Tired of all the headlines
about Christine O'Donnell in Delaware? Heard enough
about Carl Paladino in New York? Well, here's one long-shot Senate candidate you won't be hearing much about on election night, even if he did get on the ballot because of his name: Jim Rogers.
Rogers, 75 or thereabouts, is the Democratic candidate for U.S Senate from Oklahoma. His opponent is Republican Sen. Tom Coburn
, an iconoclastic Okie from Muskogee
with approval ratings through the roof.
Coburn leads by at least 40 points in polls
. He is so unconcerned about being re-elected to a second term that he has donated $1 million
in campaign funds to help other Republicans in tighter Senate races.
The Cook Political Report has called the race "a non-event." A spokeswoman for the Oklahoma Democratic Party, Megan Dubray, says the match-up is "not a serious race" and says the focus is on the much more competitive governor's race
A former college professor who won't say where he taught, Rogers has been called the "white Alvin Greene
," the unemployed veteran who won the Democratic Senate nomination in South Carolina. Wonkette
called him a "grizzled old coot" and warned, tongue firmly planted in cheek, that "come November, Tom Coburn's reign of terror will be over!"
Rogers has no campaign website, doesn't do fund-raising
-- he has spent less than $700 on his 2010 race -- and mostly walks the streets with a handmade sign in the working-class Oklahoma City suburb where he lives. He told the Associated Press
that his top priority is to stop the outsourcing of jobs overseas and rein in the national debt but is otherwise a blank slate
Efforts to reach Rogers through his Facebook page
elicited a response six hours later from someone writing, "I know it's a pain, but Mr. Rogers mainly conducts interviews through the mail," and listed an address in Midwest City, Okla. The person added that, "He would likely consent to a phone interview as well, but I don't have that information available as this page is mostly an informational page from articles."
While some Democrats have suggested
Greene may be a GOP plant, the Oklahoman in the red baseball cap and Santa Claus beard
may have won 65 percent of the vote in the Democratic primary
because voters recognized his name.
Rogers is a perennial candidate
, running for office nearly every election year. This was his fourth bid for the Senate and he was once an also-ran for lieutenant governor. In 2008, his name appeared on the ballot for president.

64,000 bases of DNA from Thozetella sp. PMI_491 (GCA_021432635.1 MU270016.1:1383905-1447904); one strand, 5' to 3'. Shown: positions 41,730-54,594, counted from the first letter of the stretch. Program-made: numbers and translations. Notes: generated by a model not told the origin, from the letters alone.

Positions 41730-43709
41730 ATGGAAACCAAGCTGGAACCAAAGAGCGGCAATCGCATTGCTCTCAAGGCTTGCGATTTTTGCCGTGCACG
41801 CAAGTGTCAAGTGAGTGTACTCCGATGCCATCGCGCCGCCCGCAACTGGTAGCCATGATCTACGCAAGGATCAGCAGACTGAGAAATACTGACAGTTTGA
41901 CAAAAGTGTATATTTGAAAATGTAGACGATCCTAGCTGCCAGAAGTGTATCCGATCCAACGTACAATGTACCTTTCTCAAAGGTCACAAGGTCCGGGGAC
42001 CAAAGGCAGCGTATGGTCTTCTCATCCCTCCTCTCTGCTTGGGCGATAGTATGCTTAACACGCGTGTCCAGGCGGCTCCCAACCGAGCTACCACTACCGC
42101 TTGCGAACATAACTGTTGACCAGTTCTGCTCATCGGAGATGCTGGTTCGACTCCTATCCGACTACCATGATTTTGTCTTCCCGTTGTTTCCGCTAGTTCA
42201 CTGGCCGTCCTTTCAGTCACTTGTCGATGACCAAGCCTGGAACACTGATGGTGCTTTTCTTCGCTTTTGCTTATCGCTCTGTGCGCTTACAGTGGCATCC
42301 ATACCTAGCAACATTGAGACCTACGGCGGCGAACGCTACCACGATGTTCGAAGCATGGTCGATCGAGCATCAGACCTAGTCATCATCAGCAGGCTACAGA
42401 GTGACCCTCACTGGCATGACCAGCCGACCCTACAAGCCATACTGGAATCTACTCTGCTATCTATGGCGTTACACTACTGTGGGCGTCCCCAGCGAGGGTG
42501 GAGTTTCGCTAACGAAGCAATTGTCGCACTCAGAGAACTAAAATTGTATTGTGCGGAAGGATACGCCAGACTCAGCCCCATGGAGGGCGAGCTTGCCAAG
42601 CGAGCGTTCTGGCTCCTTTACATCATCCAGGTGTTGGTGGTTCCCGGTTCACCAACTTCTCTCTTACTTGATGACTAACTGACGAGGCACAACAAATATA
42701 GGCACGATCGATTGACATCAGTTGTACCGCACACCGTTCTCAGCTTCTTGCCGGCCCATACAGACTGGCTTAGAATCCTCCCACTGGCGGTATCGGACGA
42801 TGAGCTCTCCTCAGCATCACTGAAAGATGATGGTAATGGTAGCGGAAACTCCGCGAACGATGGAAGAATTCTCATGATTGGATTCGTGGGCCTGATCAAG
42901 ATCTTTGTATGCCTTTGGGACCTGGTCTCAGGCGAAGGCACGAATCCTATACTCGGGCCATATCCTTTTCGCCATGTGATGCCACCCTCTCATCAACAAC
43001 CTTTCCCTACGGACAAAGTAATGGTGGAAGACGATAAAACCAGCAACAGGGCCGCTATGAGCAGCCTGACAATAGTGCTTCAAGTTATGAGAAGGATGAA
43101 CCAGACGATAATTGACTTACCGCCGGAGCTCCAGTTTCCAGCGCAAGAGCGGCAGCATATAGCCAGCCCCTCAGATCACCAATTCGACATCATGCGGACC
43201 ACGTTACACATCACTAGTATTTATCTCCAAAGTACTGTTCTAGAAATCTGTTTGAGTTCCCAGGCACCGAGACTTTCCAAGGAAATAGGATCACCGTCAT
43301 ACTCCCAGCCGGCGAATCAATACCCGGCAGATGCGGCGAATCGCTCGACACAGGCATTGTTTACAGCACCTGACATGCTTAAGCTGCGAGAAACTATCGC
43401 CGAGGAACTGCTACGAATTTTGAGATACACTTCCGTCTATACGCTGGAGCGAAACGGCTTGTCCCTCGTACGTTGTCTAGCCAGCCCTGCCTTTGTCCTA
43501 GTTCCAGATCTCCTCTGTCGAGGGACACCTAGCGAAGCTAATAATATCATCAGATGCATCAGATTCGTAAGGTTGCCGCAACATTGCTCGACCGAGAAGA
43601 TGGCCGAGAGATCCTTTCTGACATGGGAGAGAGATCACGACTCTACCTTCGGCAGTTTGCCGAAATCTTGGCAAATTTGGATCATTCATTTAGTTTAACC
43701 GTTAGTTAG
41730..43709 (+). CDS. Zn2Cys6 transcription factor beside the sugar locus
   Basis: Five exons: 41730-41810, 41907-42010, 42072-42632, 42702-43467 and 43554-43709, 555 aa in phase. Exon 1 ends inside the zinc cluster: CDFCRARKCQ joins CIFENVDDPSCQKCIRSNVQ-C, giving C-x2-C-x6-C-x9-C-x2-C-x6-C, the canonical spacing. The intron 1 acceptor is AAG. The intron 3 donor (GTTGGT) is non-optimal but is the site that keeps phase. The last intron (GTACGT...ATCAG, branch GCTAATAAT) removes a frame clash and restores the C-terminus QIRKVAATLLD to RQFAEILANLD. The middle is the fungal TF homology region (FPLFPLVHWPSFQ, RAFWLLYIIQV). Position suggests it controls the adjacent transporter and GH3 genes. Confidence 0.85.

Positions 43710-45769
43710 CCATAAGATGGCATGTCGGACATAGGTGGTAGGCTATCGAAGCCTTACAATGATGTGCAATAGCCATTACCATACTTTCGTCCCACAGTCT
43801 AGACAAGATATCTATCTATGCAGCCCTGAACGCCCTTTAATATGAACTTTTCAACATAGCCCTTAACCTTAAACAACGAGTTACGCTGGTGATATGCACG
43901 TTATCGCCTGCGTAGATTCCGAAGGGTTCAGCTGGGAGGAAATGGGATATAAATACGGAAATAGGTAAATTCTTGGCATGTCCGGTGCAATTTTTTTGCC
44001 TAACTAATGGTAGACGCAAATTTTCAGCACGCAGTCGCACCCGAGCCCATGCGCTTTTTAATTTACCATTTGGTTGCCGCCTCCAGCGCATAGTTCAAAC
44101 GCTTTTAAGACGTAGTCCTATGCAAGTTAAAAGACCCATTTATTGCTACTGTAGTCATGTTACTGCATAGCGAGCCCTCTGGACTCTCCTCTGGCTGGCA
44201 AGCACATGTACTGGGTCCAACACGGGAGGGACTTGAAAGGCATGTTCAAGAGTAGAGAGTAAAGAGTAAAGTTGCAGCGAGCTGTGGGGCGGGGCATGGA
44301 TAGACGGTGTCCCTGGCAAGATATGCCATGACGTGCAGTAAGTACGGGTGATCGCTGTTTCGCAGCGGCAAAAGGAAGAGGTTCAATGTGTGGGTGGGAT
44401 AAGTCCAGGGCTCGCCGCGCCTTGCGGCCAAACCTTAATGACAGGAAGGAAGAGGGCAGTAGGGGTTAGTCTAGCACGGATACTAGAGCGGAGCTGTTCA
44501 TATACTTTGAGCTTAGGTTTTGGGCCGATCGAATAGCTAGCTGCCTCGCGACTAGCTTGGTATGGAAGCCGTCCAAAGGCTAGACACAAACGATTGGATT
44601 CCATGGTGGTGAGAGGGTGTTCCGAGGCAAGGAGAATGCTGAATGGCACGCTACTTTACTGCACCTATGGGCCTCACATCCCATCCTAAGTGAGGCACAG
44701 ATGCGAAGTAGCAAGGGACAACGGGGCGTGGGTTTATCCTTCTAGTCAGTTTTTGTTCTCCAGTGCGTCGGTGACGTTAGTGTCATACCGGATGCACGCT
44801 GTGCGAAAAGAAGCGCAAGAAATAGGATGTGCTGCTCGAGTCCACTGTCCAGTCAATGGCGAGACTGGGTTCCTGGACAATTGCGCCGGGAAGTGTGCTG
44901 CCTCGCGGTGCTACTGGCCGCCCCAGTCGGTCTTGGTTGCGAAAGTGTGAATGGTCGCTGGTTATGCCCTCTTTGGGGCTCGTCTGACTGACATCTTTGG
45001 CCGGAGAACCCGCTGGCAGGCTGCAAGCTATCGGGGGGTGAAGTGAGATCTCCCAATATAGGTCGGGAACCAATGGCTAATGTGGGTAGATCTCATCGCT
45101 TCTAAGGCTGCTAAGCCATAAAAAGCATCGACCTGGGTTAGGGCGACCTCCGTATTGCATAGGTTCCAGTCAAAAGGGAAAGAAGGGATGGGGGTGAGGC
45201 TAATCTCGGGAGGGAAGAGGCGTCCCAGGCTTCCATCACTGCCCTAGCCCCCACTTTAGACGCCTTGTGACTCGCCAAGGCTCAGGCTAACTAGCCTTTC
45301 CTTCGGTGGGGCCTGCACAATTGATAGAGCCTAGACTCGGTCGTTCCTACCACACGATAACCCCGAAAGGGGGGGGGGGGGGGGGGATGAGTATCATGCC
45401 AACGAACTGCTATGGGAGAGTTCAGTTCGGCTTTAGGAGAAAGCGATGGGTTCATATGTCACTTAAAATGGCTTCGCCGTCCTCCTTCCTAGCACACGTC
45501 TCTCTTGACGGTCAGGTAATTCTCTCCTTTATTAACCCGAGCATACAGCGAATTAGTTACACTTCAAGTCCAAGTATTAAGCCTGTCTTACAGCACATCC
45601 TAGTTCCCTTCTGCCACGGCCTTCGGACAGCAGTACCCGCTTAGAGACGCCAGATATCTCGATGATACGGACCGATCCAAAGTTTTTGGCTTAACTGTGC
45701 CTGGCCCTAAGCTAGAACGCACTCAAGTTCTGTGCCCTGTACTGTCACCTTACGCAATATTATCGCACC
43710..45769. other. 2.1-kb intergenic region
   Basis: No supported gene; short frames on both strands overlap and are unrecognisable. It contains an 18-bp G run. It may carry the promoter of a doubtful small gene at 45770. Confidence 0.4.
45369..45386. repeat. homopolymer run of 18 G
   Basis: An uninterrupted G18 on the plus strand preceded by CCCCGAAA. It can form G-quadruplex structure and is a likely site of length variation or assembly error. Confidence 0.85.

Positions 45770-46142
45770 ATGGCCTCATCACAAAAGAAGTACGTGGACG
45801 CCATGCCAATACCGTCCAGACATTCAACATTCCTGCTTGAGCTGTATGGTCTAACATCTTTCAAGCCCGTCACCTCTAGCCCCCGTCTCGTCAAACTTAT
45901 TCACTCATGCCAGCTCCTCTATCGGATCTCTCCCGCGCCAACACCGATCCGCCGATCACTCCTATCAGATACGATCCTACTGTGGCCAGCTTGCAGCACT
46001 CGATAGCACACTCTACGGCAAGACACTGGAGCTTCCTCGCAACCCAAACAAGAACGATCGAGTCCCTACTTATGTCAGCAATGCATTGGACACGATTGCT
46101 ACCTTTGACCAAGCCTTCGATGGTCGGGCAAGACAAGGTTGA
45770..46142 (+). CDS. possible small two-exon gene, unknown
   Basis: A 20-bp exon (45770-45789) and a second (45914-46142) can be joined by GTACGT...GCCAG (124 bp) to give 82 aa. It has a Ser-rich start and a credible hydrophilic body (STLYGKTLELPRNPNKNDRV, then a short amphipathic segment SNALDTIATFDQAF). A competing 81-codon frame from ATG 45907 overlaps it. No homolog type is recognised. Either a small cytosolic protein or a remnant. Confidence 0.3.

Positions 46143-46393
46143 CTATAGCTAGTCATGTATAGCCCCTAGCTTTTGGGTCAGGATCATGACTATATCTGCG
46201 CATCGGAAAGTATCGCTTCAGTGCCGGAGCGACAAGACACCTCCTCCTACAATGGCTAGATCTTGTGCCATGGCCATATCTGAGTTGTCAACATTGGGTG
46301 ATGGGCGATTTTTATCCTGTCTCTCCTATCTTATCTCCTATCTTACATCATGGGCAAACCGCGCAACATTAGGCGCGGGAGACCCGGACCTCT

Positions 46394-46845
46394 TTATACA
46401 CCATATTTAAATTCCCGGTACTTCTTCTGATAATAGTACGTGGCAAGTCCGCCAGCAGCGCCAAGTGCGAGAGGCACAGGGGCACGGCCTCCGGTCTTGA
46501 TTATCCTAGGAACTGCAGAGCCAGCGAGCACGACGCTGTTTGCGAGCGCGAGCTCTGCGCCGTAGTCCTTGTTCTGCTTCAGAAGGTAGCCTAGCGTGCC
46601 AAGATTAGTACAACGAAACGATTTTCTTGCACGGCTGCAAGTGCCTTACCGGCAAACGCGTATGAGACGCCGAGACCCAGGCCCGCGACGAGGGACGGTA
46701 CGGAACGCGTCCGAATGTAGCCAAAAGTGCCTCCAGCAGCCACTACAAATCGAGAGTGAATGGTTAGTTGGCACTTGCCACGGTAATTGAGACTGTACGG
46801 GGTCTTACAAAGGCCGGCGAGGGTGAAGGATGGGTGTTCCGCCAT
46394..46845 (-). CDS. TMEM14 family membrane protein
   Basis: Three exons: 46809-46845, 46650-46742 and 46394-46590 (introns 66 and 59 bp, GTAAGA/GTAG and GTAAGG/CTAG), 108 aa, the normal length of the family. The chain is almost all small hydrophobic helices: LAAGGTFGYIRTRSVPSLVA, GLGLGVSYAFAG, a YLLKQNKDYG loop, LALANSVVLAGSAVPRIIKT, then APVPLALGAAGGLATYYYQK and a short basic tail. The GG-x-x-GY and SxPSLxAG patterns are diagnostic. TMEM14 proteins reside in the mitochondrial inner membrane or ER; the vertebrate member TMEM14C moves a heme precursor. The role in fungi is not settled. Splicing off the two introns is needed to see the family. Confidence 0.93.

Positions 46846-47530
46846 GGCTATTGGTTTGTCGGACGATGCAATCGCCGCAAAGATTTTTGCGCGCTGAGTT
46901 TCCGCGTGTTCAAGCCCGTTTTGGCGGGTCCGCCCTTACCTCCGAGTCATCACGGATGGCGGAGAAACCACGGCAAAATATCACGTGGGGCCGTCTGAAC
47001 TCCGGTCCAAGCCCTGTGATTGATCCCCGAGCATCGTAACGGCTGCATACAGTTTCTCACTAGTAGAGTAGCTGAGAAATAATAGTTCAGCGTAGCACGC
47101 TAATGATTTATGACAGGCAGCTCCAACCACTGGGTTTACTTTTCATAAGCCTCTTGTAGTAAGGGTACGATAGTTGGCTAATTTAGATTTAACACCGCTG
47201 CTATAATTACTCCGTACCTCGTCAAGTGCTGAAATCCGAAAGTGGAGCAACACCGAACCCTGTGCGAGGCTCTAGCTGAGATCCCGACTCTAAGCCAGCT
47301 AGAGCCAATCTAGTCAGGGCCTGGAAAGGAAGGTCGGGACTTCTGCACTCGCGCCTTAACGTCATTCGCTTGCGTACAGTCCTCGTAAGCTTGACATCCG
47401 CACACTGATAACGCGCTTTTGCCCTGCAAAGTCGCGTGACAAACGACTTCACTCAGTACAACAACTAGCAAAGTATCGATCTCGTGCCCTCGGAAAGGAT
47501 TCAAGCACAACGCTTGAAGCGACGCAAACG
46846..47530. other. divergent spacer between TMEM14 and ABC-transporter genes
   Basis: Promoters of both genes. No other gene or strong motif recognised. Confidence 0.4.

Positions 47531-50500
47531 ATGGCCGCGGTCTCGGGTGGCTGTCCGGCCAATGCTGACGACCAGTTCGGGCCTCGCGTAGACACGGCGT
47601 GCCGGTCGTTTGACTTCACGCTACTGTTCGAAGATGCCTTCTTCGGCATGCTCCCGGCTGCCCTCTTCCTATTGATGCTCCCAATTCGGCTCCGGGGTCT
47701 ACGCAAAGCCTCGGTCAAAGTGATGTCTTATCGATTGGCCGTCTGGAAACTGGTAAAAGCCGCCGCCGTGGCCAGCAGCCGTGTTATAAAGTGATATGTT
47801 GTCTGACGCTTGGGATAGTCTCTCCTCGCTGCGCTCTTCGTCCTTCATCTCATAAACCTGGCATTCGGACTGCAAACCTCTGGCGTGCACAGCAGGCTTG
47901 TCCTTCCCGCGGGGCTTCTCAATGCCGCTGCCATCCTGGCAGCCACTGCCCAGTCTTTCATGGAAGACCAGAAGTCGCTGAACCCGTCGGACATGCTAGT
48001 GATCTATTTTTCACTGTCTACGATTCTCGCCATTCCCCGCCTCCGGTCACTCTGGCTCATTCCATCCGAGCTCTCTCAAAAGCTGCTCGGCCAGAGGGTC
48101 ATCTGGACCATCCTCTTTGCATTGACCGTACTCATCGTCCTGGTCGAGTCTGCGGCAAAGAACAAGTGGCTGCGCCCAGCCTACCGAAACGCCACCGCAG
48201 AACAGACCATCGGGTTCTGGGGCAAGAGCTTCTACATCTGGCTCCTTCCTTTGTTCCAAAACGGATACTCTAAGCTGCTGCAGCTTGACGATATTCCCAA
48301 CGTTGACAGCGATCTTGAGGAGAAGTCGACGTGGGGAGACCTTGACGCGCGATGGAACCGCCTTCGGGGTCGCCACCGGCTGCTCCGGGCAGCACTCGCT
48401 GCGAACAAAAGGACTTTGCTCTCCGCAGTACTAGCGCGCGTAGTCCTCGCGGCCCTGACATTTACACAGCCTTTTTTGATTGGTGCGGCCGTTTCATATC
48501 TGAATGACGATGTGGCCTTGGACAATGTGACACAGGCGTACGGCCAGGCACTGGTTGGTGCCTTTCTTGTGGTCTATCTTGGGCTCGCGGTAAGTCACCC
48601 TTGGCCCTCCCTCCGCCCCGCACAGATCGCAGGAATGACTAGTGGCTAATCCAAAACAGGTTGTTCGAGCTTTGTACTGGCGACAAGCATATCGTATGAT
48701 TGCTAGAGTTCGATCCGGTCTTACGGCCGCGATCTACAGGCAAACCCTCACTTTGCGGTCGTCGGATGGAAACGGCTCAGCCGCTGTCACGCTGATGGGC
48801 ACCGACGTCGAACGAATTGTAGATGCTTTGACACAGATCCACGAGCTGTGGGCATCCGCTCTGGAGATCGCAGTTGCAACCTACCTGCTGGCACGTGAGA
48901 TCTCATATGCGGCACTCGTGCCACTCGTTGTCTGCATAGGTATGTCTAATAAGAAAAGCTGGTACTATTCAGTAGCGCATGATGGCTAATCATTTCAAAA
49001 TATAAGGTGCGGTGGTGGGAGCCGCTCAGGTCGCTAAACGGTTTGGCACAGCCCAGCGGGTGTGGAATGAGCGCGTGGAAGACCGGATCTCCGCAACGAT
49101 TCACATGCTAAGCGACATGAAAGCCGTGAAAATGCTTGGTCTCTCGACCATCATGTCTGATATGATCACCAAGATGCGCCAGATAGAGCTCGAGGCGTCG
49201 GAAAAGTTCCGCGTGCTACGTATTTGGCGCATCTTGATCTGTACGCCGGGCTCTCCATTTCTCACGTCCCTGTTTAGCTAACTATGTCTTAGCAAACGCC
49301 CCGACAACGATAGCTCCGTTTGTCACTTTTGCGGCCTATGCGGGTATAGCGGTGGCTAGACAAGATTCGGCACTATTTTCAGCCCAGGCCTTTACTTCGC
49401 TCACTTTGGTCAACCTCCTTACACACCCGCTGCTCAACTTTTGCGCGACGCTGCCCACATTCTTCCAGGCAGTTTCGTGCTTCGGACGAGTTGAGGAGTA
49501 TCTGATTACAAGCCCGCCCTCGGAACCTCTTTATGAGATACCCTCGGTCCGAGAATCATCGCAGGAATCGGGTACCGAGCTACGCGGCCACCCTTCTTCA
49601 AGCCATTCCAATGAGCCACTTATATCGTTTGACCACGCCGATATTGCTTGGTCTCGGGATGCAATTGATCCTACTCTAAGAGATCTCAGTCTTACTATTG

But what may have really put him over the top this time against a late-entering first-time candidate was that some primary voters may have thought he was related to Oklahoma favorite son Will Rogers
, the early 20th-century humorist and cowboy commentator.
Jim Rogers has said he is not related.
"Names matter," Ben Odom, a longtime political consultant, told the Tulsa World. "If you're going to run for office in Oklahoma, you can't have a better name than Rogers."
Still, Oklahoma hasn't elected a Democrat to the Senate since 1962
. Its seven-member congressional delegation includes just one Democrat, Rep. Dan Boren. In 2004, when Democrats fielded conservative congressman Brad Carson
to take on Coburn for an open Senate seat, he lost by 12 points. That same year, Republicans took over the state legislature for the first time in history.
Democrats may outnumber
Republicans in the state by nearly 200,000, but that is a "historical artifact," said University of Oklahoma political scientist Gary Copeland. He suspects many registered Democrats signed up in the 1950s and 1960s and haven't voted that way in decades, if they are still voting at all.
In Oklahoma, at least, candidate Jim Rogers may prove as a truism the famous quip uttered long ago by that other
feller with the similar name: "I am not a member of an organized political party. I am a Democrat."